Mutual Funds – A Closed Chapter for Unlisted Debt Funds

Posted On - 1 November, 2019 • By - Ujjal Chattopadhyay

What is there in the Securities and Exchange Board of India
(SEBI) Stricture?

SEBI, vide its circular dated 1st October 2019 (“Circular”)
has mandated and restricted all Mutual Funds to invest only through the listed
and rated debt mutual funds and Securities channel, paving the way for enhanced
credit risk management. This will result in higher and secured returns for the
investors and fund managers.

The Circular further instructs that it will not stop the
funds to invest in unlisted Non-Convertible Debentures (NCDs) on the condition
of maintaining a simple and verified structure.

The Circular also grants leverage to invest in Securities
under the government issuance and control and also in those for whom the credit
rating is usually not ascribed.

A Critical Post-Mortem

The Circular is the stepping stone of a new era where the
rights of the Fund Manager Companies of Debt Funds are severely curbed in so
far as the investment in unlisted, unrated and credit enhanced securities are
concerned. SEBI has actually attempted, with all sense and logic, to increase
the security parameters and minimise the risk factors in investing funds in
unlisted commercial papers. It is a proven methodology that the mandatory
listing always forces and obligates the issuing companies of Debt Funds to
furnish some additional declarations and trivia pertaining to their financial
profile and thereby making things more transparent for the investors and the
regulatory authorities.

Further, the Circular provides a fair restrictive measure to
tightrope and prevent the unlisted commercial papers from being over-exposed
and squeezed which has so far been the main source of a number of issues in the
recent debt crisis. The Circular has made the domain a lot more rigorous and
drastic for the Mutual Funds by absorbing the unexpected and increasing
exposure to unrated debt funds, to a reasonable limit of just 5% of the net
assets of a scheme compare to the present 25% irrelevant and harmful exposure
allowed to such securities.

These guidelines by SEBI are expected to be beneficial in
multiple ways as it will improve and bring back the confidence of the investors
in debt funds, once lost in insecurity whirlwind. Moreover, it is helpful in
diversifying scheme portfolios according to requirements and trends. Additionally,
the guidelines facilitate regrouping the level of risk management.

One of the major revelations and key reforms of this Circular
is that Debt Mutual Funds can only invest in listed securities including but
not limited to listed commercial papers and prescribes certain limits for
investment in sponsored group and sector exposure.           

Though many Debt Mutual Funds have taken and recorded in
their Books of Account investment in Commercial Papers on an unlisted footing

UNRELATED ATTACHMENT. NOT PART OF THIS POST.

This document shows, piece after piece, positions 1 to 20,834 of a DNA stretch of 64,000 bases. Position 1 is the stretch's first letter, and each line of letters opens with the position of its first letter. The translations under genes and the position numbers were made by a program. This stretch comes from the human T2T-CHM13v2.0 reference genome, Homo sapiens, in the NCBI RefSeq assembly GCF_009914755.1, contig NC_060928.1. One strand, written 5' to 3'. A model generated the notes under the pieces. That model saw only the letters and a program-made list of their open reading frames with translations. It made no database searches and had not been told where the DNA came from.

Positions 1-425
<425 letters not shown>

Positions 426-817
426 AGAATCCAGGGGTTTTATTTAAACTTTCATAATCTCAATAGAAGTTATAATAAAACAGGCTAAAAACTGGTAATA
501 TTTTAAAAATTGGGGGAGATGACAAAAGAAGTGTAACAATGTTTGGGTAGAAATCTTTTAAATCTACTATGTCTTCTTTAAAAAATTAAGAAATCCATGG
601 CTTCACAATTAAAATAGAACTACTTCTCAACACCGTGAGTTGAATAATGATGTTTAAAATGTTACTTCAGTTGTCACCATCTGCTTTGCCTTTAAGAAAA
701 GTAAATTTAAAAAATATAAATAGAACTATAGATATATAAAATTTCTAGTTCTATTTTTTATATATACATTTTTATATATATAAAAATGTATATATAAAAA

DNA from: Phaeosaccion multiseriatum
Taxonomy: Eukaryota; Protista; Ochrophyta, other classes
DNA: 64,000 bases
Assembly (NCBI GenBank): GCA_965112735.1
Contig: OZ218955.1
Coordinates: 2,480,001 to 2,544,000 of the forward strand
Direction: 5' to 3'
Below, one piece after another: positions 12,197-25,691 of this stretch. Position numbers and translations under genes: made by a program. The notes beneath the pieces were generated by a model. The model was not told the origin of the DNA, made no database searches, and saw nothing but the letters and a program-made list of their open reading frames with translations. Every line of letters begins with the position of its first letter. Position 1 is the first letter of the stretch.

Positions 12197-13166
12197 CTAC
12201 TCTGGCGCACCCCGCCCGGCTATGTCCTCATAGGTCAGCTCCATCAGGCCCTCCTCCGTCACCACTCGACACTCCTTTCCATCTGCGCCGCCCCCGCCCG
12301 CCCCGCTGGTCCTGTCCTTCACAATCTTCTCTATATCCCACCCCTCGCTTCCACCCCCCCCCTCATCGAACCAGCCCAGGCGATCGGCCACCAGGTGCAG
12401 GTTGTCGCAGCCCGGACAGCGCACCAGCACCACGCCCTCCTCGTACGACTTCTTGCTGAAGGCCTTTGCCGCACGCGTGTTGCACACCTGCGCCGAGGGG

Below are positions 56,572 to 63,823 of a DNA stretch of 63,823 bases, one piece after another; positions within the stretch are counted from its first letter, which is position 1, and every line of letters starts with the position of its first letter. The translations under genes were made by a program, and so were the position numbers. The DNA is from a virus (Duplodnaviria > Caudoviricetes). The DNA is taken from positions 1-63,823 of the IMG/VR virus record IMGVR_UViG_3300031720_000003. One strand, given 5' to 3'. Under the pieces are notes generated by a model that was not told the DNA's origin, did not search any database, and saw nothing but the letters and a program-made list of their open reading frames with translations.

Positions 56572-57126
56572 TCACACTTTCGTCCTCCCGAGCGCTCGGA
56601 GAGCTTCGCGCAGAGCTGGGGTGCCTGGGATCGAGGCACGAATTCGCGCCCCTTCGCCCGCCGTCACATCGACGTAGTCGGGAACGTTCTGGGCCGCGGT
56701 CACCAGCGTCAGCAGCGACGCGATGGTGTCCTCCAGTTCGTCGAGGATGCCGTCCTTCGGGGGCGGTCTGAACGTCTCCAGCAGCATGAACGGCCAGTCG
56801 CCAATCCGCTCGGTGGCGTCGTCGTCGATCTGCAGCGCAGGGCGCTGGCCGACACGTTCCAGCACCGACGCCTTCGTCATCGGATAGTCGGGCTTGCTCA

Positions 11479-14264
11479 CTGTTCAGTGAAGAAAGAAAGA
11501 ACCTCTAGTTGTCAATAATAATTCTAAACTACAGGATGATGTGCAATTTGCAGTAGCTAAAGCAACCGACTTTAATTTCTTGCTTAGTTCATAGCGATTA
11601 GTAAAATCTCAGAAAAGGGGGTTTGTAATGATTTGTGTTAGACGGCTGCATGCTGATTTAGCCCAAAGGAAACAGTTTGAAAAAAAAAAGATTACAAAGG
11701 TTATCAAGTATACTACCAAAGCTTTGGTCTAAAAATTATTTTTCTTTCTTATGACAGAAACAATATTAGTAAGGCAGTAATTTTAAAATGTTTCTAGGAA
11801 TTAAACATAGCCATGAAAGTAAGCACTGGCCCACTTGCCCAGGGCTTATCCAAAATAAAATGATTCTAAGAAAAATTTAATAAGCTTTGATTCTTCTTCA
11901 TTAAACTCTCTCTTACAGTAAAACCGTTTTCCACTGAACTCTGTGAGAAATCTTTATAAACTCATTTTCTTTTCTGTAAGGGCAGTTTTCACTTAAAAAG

prior to this Circular coming into effect, SEBI has now outlined a procedure
for the same towards a workable resolution to the effect that such funds shall
be allowed to be held till maturity.

The Circular also ignites controversies and debates as one
major flaw still exists in the form of indulgence to unwanted exposure to
non-sponsor groups at a pretty higher quantum and no real regulatory actions
prescribed to limit its volume. Further, criticisms and contra feedback are
being posted recurrently saying that these new measures will definitely fetch
the best from all Asset Management Companies (AMC). And AMCs will be agile
enough to remain glued to their objectives in determining the creditworthiness
of the issuers and helping in decreasing the dependency level on different credit
rating agencies. A few have given their statements unhesitatingly that this Circular
is at a very precarious stage insofar as its applicability and enforceability are
concerned. The wide-ranging norms under this Circular will be implemented
within one month after the framework for listing all commercial papers and Debt
Mutual Funds is structured and made functional or by 1st January
2020, whichever is later. A fund manager didn’t even let that situation go
where doubt had been cast as a common practice regarding the financial
credibility of the issuers and this Circular will invariably add an extra layer
in the disclosures of the issuers’ financial data and profiles and will also
enhance transparency tier and the Debt Funds will now get a real thrust and
boost but that is more of an operational change rather than a change in
strategy, provisions, and methodology as many Commercial Paper issuers were
already issuing listed NCDs. Many schemes have an unambiguous write-up including
provisions laid down in their scheme information documents for remedying
various breaches and contraventions, therefore, no regulatory framework is
required on the same.    

How It Ends? 

The sublime principle in Circular is armoured with
multifaceted wings and weapons and the Circular has created a good notch from
the regulatory aspect as it brings about some much expected and much-awaited
tightening of the investment norms in Debt Funds market although some of the
major bugs remain unattended and not fixed yet.

SEBI is surely working on it and shall put the Circular on a
review table for a microscopic screening and scrutiny of the Circular where we
all will have a flawless and all-pervading, purpose serving, object-oriented
and centralised circular in force.

That day is nearby to welcome the Circular and stricture
with grace!!!            

Contributed By – Ujjal Chattopadhyay
Designation – Senior Consultant

King Stubb & Kasiva,
Advocates & Attorneys

Click Here to Get in Touch

New Delhi | Mumbai | Bangalore | Chennai | Hyderabad | Kochi
Tel: +91 11 41032969 | Email: